[2020-07-16] “The World without Global Leadership” – Speech at the NEWS1 Future Forum

By 2020년 7월 20일 No Comments
Source: NEWS1 TV Official Youtube Channel

On July 16th, Chairman Ban attended the NEWS1 Future Forum. Co-hosted by NEWS1 and UN Future Forum, this event was prepared to discuss the aftermaths of the COVID-19 pandemic. Chairman Ban gave a special speech on “The World without Global Leadership, Korea’s Path?”


Compared to 2014 Ebola virus, the absence of UN Security Council’s response towards the coronavirus is shameful indeed. The competition between the two powers, US and China, has delayed the selection of the Security Council’s resolution, which took only a day in 2014. Today, we cannot witness such decisive political determination. Chairman Ban mentioned the Korean government’s praiseworthy COVID response as a successful case of decisive action. However, citizens must always keep an eye on the advent of an enlarged government, the Big Brother. “Enlargement of government power is not ideal for liberal democracy and human rights. Although the strong, decisive action of government is inevitable, this shall not be continued,” Chairman Ban clearly stated, commenting on the situation in many countries.


Korean government has announced the Green New Deal, an environment-friendly job creation policy for the post-COVID era. Chairman Ban was deeply impressed by the plan, calling it ‘courageous, ambitious, and comprehensive’. Even still, he wasn’t pleased by the ambiguity of the plan’s de-carbonization outlook. While the international society is aiming for Net Zero 2050, Korean government’s Green New Deal does not clearly state the ‘when’ and vaguely expresses that it will ‘pursue’ de-carbonization. “‘Pursuing’ Net Zero is an aspirational goal, same as saying that we can’t do it,” pitied Chairman Ban. He urged a broader, global vision of political leaders.


“It is utterly important to change the corona crisis into an opportunity for us to shift the basis of our economic policy in a sustainable, environmental-friendly way,” he said. The sustainable economic policy must be nature-friendly, yet business-friendly. Industries must search for alternative measures to survive in the New Normal era. Laborers ought to realize that immoderate labor union activities can damage themselves and the entire economy. “Of course the workers’ interest must be protected and ensured at all times,” Chairman Ban assured. “However, I am against the idea that their rights are the only value to be prioritized,” he said, emphasizing the role of the government to mediate the interests of both groups to maximize their capacities.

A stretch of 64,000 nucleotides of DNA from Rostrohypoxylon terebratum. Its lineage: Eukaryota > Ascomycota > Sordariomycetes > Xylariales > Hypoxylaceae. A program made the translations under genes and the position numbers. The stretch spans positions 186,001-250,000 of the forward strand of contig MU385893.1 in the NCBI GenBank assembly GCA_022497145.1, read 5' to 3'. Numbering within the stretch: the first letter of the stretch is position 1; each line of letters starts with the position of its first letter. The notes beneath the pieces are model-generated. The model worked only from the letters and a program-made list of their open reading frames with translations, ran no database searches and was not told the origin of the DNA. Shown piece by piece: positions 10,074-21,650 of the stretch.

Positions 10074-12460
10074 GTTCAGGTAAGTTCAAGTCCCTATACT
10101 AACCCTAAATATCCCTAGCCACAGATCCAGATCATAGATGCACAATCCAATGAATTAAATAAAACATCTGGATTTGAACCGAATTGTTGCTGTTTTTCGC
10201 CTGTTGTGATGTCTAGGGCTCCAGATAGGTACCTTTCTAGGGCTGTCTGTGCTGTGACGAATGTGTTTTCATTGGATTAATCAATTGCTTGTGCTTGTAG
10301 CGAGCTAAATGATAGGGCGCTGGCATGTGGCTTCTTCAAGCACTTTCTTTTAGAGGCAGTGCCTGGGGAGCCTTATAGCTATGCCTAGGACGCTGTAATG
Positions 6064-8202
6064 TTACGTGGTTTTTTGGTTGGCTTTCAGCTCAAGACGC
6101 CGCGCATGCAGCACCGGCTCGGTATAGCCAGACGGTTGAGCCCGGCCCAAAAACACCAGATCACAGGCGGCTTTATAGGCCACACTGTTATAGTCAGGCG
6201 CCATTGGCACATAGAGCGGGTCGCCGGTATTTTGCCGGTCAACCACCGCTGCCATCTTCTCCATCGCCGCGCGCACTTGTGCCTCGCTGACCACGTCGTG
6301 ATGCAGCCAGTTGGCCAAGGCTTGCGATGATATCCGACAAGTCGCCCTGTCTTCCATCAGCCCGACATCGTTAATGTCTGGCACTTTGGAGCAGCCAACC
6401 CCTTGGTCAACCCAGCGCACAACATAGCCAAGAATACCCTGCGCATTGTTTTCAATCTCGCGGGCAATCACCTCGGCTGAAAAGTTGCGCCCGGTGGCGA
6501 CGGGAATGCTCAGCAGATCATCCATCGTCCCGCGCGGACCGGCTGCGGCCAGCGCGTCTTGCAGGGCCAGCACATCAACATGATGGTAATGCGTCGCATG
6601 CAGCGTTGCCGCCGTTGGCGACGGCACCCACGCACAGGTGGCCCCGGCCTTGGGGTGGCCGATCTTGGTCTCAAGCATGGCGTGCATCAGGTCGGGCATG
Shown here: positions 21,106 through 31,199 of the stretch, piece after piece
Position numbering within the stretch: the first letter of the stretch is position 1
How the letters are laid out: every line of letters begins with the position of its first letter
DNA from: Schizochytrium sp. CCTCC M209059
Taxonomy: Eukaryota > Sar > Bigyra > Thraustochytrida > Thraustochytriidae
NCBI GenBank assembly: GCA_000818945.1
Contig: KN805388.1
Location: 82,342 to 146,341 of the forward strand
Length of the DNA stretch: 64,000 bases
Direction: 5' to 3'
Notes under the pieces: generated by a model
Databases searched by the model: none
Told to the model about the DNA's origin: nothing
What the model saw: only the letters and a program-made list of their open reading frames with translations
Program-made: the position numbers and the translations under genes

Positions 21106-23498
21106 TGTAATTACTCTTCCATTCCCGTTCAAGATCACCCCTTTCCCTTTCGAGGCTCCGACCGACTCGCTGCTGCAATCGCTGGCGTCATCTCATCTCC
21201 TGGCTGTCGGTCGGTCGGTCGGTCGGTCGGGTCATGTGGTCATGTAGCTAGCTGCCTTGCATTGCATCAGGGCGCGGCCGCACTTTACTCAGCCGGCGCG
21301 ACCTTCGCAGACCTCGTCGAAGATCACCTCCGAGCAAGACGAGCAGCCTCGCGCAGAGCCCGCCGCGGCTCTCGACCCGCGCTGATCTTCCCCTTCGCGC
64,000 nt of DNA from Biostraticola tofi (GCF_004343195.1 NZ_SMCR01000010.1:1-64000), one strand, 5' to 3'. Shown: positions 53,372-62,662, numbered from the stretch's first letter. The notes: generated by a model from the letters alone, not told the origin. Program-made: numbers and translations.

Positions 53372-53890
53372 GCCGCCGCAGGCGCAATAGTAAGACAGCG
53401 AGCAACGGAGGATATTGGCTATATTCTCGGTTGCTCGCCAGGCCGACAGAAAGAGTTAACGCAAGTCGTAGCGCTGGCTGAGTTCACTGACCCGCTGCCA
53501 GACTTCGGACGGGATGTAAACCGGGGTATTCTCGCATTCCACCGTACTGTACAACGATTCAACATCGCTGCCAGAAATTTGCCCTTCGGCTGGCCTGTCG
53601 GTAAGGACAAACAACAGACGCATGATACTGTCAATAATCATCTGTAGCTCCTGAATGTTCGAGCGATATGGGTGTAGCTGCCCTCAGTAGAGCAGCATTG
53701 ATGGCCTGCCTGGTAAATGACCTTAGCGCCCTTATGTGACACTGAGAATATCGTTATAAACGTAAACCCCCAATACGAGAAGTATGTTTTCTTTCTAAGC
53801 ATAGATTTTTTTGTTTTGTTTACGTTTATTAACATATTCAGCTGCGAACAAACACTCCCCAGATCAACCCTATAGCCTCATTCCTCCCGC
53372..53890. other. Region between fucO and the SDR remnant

Chairman Ban’s concern centered on the precarious position of multilateralism. “Trump administration’s decision is morally irresponsible and scientifically misled. If Trump continues this way, he will be standing on the wrong side of history,” he warned, mentioning Trump administration’s withdrawal from international agreements and organizations. Chairman Ban stressed the two traps to be avoided in today’s global circumstances: Graham Allison’s Thucydides Trap and Charles Kindleberger’s Kindleberger Trap. He highlighted the Kindleberger Trap, referring to the absence of US’s leadership in international crises.


The Chairman pointed out the fundamental reason for South Korean government’s repeated failure in addressing North Korea. “Politicians trying to make North Korea issue an achievement of a certain government is the reason for the ‘faster and faster’, performance-based approach,” he alleged. Unlike the North, who has never changed its position, the South switched its attitude whenever the administration changed. Chairman Ban asserted that security, the complete denuclearization of North Korea, is the principle to be prioritized above our ethnical matters.


The passing of the Korean War hero Paik Sun-yup reminded Chairman Ban of the issue of past liquidation. “Yes, it is true that that we didn’t go through the pro-Japanese renegades properly after Korea’s Independence in 1945,” he cleared out. However, considering how Koreans were suppressed under the Japanese colonization, Chairman Ban suggested that the evaluation of a historical figure must be done comprehensively, encompassing one’s deed after the colonization as well. ‘We must put our past behind,’ he said. No human being can be perfect. Therefore, instead of fighting over the past, we must work towards our future.